The loss of a loved one is the hardest injury that an individual can suffer. In early common law, the ability to recover from the loss of a loved one was not recognized. This was based-off the theory that since the individual had now passed, they had no ability to be represented by an an attorney. However, through a morph of intestate law and personal injury law, families and heirs in the U.S. and in Utah are now able to recover for an individual that has now passed.
This also helps grant relief for family members that are still living that are grieving the loss of a loved one and relief for the deceased and what they suffered from passing one. The estate of the loved one can also recover damages for wages and other compensation that individual would-have received if they had still been living. The estate can also seek punitive damages, which is like a fine for the wrongful death against the individual to deter from future events like what occurred from happening again and for a fine for what happened on that particular occasion.
The estate can also recover medical bills, funeral expenses and other related costs incurred. If the individual that passed was a minor child, the parents can act as the trustee representing the deceased. Also, there is no cap on punitive damage recovery in wrongful death cases. Wrongful death may also tie into other types of claims depending on what caused the death, for example, if the death was caused by a product, there may be a product’s liability claim, if the death was caused by a hospital, there may be a medical malpractice claim, if it was the cause of a police officer, there may be a civil rights claim.
However, if the death was as a result of an incident that occurred at work, the death can be limited to what is allowed under the Utah Worker’s Compensation Act, but if the death occurred while on a product, there still may be a claim against the manufacturer of the product. These cases can be complex and are additionally hard due to the emotional trauma of losing a loved one. We can help guide you through the case you need to recover.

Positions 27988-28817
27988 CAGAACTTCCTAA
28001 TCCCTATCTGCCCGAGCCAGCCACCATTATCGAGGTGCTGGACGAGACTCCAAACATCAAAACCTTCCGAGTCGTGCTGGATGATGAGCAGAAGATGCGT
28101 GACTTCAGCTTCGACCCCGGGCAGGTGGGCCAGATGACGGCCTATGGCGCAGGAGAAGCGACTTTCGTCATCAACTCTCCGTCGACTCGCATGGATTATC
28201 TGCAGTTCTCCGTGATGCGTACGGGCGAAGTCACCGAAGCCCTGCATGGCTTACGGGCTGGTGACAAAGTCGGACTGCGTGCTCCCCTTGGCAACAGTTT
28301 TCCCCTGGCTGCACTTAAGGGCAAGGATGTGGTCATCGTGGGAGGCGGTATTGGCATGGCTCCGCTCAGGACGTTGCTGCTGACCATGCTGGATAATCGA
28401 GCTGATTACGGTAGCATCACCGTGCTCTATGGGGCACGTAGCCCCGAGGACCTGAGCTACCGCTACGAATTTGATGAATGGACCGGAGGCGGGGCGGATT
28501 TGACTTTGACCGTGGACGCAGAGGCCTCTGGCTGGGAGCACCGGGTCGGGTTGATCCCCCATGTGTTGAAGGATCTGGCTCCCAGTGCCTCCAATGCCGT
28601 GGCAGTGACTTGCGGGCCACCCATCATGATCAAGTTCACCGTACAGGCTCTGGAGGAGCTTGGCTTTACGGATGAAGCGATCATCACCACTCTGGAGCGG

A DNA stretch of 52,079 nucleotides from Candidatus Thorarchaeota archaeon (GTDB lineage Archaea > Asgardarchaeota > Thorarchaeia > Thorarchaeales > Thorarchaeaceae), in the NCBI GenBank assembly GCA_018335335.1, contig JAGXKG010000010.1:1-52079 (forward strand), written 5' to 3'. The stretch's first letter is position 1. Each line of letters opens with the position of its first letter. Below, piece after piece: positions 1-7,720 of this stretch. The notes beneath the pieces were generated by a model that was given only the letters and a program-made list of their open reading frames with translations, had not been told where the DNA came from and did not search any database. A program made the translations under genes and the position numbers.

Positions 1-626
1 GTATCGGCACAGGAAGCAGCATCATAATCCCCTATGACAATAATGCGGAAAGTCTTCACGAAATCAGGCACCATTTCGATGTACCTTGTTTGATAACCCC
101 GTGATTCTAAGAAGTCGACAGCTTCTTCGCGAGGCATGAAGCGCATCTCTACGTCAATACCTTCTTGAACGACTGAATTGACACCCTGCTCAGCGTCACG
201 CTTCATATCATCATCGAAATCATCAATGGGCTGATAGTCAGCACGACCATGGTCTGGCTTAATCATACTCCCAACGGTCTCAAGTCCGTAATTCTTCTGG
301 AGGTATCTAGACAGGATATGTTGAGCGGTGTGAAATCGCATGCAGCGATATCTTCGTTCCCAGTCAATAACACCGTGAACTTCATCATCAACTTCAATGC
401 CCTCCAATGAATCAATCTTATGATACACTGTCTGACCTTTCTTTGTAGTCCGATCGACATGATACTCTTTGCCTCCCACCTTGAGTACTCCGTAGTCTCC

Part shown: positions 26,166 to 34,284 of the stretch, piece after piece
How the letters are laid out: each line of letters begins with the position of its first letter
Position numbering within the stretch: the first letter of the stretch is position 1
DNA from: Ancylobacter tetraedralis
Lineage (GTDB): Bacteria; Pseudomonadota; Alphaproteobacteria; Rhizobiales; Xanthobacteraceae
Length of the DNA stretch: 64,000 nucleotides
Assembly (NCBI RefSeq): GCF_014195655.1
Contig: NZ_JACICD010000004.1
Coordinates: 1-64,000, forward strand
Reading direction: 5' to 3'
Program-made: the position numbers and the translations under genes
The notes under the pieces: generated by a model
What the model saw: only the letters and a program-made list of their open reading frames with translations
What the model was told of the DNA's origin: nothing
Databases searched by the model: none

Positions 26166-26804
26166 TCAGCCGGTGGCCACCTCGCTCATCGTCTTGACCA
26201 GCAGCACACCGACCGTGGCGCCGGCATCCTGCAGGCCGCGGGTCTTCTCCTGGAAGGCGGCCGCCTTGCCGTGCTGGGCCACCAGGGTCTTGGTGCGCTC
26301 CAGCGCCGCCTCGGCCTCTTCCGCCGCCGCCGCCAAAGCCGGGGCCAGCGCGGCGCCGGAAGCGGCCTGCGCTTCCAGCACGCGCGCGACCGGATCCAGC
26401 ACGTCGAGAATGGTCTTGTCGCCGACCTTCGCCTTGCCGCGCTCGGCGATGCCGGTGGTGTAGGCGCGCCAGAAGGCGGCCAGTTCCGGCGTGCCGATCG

Below is the Utah Statute that explains the ability for an individual to recover on behalf of a loved one:
78B-3-106 Death of a person -- Suit by heir or personal representative.
(1) Except as provided in Title 34A, Chapter 2, Workers' Compensation Act, when the death of a person is caused by the wrongful act or neglect of another, his heirs, or his personal representatives for the benefit of his heirs, may maintain an action for damages against the person causing the death, or, if the person is employed by another person who is responsible for his conduct, then against the other person.
(2) If the adult person has a guardian at the time of his death, only one action may be maintained for the person's injury or death.
(3) The action may be brought by either the personal representatives of the adult deceased person, for the benefit of the person's heirs, or by the guardian for the benefit of the heirs, as defined in Section 78B-3-105.
(4) In every action under this section and Section 78B-3-105 damages may be given as under all the circumstances of the case may be just.